Shodan (Scary Search Engine) and fun with printers

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Hey guys! I thought I’d kick off the year 2014 with a fun blog about taking advantage of people’s tech ignorance when it comes to using IP printers, particularly those which are configured using a web interface and controlled using (default) admin credentials.

If you haven’t read the post CNN did about Shodan (scary search engine) which searches the deep web for fun things like SIP systems and IP-controlled devices then you should seriously give it a read. I was reading the article when I looked to my left and saw the delicious Kodak hero 7.1 network printer on the table next to my iMac and realised “there must be printers like these which have their own DNS entry or IP address”.Screen Shot 2014-01-12 at 00.04.47

Logically the next thing to think about is that almost all of these will be setup by people who are largely tech illiterate or sysadmins who aren’t doing their job properly. So I set about searching for printers as my curiosity gets the better of me…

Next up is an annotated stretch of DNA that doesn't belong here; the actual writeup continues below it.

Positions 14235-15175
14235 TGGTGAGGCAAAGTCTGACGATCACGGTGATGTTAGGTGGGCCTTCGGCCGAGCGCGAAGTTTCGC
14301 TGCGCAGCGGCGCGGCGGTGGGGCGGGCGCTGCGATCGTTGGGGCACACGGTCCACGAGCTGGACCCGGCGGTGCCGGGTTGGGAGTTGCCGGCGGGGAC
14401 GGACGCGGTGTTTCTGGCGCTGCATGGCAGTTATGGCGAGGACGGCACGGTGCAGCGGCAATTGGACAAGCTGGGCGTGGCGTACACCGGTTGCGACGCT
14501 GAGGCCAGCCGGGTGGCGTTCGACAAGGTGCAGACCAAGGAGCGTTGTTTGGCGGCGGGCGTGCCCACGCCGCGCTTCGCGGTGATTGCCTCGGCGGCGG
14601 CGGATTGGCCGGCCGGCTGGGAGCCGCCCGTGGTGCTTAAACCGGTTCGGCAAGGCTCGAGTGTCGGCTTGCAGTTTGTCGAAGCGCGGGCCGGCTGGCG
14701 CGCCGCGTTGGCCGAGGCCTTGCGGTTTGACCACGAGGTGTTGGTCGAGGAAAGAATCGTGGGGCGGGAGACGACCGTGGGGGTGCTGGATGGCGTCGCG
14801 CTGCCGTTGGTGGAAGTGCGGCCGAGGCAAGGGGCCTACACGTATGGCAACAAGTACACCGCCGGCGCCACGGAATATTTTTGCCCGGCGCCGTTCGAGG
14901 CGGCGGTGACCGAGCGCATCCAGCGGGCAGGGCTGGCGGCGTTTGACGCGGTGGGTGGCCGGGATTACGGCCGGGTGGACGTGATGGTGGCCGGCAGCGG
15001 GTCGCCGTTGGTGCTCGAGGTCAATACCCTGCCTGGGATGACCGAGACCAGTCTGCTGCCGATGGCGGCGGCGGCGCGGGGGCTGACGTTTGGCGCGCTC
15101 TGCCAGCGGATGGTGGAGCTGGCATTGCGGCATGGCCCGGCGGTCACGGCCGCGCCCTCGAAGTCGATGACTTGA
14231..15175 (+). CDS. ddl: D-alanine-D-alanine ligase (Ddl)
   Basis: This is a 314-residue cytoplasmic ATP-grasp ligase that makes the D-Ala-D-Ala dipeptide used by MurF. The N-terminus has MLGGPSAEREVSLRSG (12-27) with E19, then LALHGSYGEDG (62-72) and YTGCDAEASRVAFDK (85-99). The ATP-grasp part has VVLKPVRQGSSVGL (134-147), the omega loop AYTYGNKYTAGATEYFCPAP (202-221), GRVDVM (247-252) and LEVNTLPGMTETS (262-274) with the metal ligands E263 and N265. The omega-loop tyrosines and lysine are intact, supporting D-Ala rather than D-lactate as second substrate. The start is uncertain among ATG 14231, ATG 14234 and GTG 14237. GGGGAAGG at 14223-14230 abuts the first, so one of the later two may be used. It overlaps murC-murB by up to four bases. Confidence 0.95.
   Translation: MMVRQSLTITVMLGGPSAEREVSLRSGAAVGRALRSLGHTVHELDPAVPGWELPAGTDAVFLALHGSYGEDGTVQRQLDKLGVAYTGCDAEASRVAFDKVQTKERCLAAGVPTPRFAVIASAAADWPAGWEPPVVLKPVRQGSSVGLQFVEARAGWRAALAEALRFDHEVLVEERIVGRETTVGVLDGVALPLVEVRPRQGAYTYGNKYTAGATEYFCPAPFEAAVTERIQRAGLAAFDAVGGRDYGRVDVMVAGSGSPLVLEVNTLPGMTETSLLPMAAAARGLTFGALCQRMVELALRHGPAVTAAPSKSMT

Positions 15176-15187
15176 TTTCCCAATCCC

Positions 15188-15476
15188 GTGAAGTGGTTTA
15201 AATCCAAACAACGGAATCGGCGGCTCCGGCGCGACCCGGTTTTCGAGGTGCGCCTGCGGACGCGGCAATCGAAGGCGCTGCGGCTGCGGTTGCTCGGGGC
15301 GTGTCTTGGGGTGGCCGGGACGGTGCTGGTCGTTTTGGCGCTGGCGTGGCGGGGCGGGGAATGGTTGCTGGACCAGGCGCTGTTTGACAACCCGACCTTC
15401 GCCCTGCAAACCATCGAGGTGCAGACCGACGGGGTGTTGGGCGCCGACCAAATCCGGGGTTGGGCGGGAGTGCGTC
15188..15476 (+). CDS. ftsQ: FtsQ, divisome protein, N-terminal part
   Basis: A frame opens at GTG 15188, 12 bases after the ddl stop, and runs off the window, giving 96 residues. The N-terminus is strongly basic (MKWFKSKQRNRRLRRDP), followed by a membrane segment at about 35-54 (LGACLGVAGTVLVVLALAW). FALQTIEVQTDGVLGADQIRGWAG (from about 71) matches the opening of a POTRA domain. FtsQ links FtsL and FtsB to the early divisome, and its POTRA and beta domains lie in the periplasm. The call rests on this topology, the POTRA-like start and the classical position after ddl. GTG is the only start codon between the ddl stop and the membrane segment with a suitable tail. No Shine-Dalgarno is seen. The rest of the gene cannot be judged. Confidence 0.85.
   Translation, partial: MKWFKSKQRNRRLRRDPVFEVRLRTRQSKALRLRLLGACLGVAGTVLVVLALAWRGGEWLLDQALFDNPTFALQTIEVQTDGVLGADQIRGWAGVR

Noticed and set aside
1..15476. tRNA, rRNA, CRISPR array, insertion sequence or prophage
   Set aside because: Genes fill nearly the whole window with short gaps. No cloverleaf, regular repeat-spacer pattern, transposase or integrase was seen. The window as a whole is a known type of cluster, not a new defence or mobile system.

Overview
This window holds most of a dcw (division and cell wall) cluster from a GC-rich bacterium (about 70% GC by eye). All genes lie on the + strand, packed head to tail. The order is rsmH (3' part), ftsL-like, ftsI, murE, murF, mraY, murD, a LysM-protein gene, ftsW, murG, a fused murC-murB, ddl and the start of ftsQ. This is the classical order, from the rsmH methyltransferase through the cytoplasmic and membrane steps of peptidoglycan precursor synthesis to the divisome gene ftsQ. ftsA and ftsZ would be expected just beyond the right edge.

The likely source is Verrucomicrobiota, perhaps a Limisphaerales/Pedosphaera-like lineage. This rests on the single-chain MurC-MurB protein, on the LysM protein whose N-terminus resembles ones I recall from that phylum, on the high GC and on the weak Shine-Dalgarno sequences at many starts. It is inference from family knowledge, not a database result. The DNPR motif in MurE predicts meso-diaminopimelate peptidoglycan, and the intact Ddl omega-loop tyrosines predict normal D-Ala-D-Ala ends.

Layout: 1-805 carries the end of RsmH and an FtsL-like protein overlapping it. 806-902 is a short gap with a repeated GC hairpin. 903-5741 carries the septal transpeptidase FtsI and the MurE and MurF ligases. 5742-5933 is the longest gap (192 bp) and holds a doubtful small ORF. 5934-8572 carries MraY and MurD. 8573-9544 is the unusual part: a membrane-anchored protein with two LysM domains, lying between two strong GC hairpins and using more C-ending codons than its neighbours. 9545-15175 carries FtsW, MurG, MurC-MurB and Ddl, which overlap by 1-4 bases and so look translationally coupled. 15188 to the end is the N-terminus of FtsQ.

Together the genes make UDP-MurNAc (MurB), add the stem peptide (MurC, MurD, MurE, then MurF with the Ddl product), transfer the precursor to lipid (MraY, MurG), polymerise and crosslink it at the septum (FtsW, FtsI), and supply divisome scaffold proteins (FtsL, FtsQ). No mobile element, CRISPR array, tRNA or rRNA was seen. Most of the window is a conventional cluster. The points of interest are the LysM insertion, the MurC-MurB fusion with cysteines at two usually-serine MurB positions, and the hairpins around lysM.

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I got a boatload of results but if you aren’t signed in then you can only view the first page. I’ve blocked out the DNS entries and IP addresses of the first “results” so I don’t get a lawsuit.

So I start clicking through the results and on the first hit I find a web-controlled HP Color LaserJet 3800.

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The person who setup this printer did it correctly and didn’t leave the default admin password in place but there is still some information exposed such as the printer serial number and the firmware date code visible, I’ve blocked both of these out. The red box at the top of the page covers the device’s IP address.

I scrolled down the page and found this:

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I’ve never heard of this make of printer before so I give it a click…

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This is the front page for (what looks like an older model) Ricoh printer device. You’ll notice in the top left corner is a button which takes you to a login form.

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Could it really be that simple?

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Well shit! Naturally I HAVE to go clicking around to see what mischief (potentially) I can cause…